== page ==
This presentation captures the key lessons learned. The organizational, operational, and technological advancements which allowed the shale industry to continue to thrive in a “lower for longer” price environment are illustrated through case histories. Geologists worked to identify each play’s core, while companies evolved from delineation to full field development. The synergistic effect of combining new technology with operational efficiency is illustrated by the ability to drill longer laterals with significant decreases in drill days. Completion optimization, fueled by the use of big data analytics, resulted in drastic increases in EUR allowing expansion of the core in many plays. Improvements in artificial lift technologies accelerated early time production, significantly increasing the net present value of capital employed. Throughout all these processes, cooperative relationships between the service sector and E&P companies was imperative to the continued success of the industry.

Can the lessons learned by the shale industry be applied in the global setting?  Absolutely.

Bio:

Mary Van Domelen holds a BS in Chemical Engineering from the University of Oklahoma. She is a licensed Professional Engineer and a SPE Certified Petroleum Engineer with over 35 years of experience. Mary started her career with Halliburton in research and operations roles based in the USA, Europe, Africa, and Middle East. She has held engineer advisor and management roles with innovative E&P companies such as Maersk Oil, Chesapeake, and Continental Resources. Her experience includes horizontal drilling and completion operations in multiple basins. She has co-authored more than 30 papers and holds several patents. Mary was a 2015-2016 SPE Distinguished Lecturer and was the 2016 SPE Mid-Continent North America Regional Completions Optimization and Technology Award recipient.

18 Dec 2019 REGISTER

GENERAL MEETING | TBD

When: Wednesday December 18, 2019 | 11:30 a.m to 1:30 p.m

Where: Denver Athletic Club | 1325 Glenarm Pl., Denver, CO


 

19 Feb 2020

GENERAL MEETING | Enhanced Oil Recovery (EOR) for Unconventional Reservoirs: The Next Big Thing?

When: Wednesday February 19, 2020 | 11:30 a.m to 1:30 p.m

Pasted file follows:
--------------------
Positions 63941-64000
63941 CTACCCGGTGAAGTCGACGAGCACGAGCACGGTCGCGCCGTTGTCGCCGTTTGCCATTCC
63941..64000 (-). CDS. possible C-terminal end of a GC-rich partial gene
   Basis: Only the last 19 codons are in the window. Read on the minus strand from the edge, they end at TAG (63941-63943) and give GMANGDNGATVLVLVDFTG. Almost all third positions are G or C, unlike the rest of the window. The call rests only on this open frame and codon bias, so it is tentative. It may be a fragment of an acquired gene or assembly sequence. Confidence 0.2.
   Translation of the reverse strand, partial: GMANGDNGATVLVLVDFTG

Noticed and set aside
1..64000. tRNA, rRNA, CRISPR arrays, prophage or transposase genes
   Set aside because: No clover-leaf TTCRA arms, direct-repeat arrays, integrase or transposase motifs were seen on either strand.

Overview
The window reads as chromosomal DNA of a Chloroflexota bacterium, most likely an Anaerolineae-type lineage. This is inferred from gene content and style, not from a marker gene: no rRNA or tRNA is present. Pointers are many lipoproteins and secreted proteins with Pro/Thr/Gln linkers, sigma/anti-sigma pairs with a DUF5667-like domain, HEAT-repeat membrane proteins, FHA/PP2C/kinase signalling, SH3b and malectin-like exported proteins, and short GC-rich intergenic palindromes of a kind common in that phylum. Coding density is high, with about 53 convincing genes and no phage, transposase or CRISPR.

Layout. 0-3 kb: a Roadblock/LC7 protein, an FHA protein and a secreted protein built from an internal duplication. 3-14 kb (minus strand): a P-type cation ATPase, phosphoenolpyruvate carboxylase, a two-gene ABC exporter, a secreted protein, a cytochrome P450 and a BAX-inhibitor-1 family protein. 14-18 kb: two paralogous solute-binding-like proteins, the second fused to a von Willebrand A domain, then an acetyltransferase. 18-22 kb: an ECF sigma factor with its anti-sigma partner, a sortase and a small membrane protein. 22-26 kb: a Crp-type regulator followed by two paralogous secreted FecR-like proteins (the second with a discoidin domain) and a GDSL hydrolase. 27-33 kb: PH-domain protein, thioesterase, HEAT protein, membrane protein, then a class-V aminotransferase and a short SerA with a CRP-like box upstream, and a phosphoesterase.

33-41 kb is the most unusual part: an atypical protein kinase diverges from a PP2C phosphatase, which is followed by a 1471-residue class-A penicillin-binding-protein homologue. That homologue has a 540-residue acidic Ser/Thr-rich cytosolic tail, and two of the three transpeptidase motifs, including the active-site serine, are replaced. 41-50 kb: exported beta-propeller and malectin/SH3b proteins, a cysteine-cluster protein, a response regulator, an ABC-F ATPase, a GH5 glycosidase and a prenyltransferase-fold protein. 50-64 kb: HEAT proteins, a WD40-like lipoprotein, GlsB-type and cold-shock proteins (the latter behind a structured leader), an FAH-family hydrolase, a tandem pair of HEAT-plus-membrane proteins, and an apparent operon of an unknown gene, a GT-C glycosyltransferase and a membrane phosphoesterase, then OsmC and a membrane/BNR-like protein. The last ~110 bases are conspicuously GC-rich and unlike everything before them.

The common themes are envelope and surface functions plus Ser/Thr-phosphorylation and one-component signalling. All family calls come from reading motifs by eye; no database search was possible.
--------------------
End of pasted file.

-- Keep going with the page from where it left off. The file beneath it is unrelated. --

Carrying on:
Where: Denver Athletic Club | 1325 Glenarm Pl., Denver, CO


Speaker: B. Todd Hoffman, Montana Tech 

Abstract: 

Unconventional reservoirs have had tremendous success over the last decade due to technical advances including long horizontal wells and multi-stage hydraulic fracturing; however, their potential may be even higher.  There are trillions of barrels of oil in these resources, and while wells start out at high rates, they decline quickly and primary recovery factors are low, often in the single digits. This clearly indicates a need for some form of enhanced oil recovery (EOR) for these types of reservoirs.

In this presentation, the efforts to implement EOR in unconventional reservoirs will be examined in full detail. A number of different injection fluids have been proposed including miscible gas, water and surfactants. Early work focused on modeling and lab studies, and this provided a base of knowledge that was leveraged to carry out pilot field studies. Pilots have been implemented in at least four basins, and the Bakken and Eagle Ford have both had multiple field trials. Huff-n-puff natural gas injection has been shown to be very successful in the Eagle Ford, and today, large-scale field development is occurring there.

Because most of the field trials have been completed in North America, the examples presented are mainly from there; however, as these techniques are reproduced in other basins, the worldwide potential is enormous, and that potential also is discussed in the presentation.

While much has been achieved over the last decade in unconventional reservoirs, implementing EOR in these types of reservoirs will likely bring about even greater success.

Bio:

Todd Hoffman is an Associate Professor in the Petroleum Engineering Department at Montana Tech. He teaches classes on Reservoir Simulation, Enhanced Oil Recovery, and Unconventional Reservoirs. Prior to that, he was a reservoir engineering consultant to the oil and gas industry. Todd has worked on reservoir models for more than 30 fields on six continents, and has published over 50 technical papers. His research involves improved recovery for conventional and unconventional reservoirs, fractured reservoir modeling and history matching. Todd received his B.S. in petroleum engineering from Montana Tech and his M.S. and Ph.D. in petroleum engineering from Stanford University.